How Do You Get Lupus from Medications?

You can’t get lupus from medications, but taking a new medication or stopping a a lupus medication can cause you to have lupus flares. A lupus flare is when you are experiencing lupus symptoms that come for a brief period of time and then go away. Some doctors like to use the term remission, but “I don’t like to use the term remission since lupus symptoms rarely go away completely,” says Jennifer Anolik, MD, PhD, a rheumatologist and researcher at the University of Rochester Medical Center in Rochester, N.Y.

Starting a New Medication

Certain drugs, such as antibiotics and the over-the-counter herbal drug echinacea have been shown to trigger lupus flares. Prescribed skin and scalp preparations may also cause you to get lupus symptoms. Use a small portion of the new substance on your hand or the back of the ear before full application. If you develop redness, a rash, itchiness or pain, stop using it.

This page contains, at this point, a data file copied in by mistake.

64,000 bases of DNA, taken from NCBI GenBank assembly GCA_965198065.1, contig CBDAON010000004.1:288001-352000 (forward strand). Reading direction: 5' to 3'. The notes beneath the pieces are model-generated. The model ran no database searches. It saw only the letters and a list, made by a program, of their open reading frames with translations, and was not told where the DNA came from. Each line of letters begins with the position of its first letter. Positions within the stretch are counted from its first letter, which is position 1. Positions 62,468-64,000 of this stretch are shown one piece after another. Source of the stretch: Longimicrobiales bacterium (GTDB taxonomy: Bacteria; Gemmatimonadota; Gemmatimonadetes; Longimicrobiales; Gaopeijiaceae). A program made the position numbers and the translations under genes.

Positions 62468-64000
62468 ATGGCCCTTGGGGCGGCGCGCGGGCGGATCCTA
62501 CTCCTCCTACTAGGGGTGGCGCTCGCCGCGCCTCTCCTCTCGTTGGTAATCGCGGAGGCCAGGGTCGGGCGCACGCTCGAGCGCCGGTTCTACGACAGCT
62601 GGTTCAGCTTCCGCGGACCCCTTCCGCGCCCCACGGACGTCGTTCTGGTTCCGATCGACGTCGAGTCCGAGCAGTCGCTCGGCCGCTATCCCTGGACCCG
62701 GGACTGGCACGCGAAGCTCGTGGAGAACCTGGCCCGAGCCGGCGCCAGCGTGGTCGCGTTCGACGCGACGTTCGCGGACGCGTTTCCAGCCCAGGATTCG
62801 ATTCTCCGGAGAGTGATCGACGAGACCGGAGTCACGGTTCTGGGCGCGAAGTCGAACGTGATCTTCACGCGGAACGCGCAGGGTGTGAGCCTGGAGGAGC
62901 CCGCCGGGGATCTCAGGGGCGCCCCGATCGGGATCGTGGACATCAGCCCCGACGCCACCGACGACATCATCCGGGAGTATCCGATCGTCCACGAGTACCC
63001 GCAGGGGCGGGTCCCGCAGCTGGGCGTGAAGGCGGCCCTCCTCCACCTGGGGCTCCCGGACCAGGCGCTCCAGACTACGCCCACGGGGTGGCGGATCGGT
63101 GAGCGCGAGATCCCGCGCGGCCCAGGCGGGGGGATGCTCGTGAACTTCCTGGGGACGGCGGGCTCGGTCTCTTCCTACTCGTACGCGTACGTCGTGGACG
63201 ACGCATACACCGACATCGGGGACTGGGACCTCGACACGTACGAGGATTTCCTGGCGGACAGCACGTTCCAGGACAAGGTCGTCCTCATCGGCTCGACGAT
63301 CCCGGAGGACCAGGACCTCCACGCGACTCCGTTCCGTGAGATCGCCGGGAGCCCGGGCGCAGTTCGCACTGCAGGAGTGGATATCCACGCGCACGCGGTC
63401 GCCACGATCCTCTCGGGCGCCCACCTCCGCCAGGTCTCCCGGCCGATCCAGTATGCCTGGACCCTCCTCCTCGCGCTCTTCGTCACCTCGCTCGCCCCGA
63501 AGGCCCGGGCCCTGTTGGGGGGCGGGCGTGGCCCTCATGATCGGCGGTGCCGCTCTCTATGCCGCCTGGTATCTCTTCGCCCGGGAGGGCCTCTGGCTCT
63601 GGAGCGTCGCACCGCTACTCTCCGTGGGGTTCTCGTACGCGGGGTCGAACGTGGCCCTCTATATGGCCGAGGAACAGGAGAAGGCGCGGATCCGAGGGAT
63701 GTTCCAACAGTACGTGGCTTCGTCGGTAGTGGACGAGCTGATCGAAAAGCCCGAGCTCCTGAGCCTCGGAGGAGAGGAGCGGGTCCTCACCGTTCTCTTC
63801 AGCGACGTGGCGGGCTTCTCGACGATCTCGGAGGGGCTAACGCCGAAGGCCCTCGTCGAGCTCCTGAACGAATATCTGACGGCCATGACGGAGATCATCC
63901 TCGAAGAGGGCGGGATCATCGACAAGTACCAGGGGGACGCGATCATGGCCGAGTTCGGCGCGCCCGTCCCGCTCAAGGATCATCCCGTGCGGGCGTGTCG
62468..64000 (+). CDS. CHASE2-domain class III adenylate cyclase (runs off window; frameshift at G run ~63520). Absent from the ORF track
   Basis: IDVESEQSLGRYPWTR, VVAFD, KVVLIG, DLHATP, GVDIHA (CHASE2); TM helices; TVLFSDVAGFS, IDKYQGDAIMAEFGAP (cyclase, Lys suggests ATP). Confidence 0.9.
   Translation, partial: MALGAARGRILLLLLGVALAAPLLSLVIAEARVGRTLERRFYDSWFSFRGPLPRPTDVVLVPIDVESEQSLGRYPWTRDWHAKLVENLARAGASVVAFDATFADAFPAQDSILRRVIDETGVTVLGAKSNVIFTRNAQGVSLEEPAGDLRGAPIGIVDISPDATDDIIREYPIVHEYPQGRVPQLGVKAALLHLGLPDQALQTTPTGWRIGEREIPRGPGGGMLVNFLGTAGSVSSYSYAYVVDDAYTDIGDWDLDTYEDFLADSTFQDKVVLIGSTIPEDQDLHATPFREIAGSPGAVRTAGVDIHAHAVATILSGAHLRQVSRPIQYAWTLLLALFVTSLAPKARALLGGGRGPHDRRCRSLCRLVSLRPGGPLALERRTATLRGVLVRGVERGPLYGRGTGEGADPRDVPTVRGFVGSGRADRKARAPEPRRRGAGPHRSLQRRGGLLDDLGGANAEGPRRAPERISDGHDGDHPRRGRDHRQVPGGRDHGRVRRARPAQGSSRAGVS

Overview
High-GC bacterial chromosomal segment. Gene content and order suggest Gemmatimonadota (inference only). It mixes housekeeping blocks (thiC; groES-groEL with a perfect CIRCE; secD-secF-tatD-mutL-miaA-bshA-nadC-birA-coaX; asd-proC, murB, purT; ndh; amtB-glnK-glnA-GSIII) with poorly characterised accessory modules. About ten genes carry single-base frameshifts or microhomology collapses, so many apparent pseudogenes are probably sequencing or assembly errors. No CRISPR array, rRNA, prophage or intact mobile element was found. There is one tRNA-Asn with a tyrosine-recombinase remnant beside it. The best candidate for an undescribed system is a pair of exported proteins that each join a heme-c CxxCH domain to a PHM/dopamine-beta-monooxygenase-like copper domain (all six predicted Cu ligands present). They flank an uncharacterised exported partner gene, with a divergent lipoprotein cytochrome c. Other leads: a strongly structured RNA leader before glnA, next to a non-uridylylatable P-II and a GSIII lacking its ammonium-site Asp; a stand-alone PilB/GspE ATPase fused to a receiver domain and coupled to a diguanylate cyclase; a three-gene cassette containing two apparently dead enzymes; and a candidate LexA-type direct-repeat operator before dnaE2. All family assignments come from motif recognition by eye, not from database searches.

Stopping a Medication

You should always consult your physician when you are thinking about starting or stopping a lupus medication. Your doctor may recommend that you take a medication to prevent lupus flares. However, like many drugs, you may experience side effects such as weight gain, changes in blood pressure etc. These may be reasons to stop taking the medication. Since the medication is preventing the lupus flare, stopping the medication can cause you to get lupus symptoms again.

Drug-Induced Lupus

Drug-induced lupus erythematosus (DILE) is a variant of lupus erythematosus. DILE can arise months to years after taking medication for another illness (antibiotics, anticonvulsants, etc.). There are several common drugs that are known to cause DILE:

  • hydralazine
  • procainamide
  • quinidine
  • isoniazid
  • diltiazem
  • minocycline

It is important to recognize the difference between DILE and other forms of lupus. They are similar in many ways but their mechanisms are different and treatment may vary.

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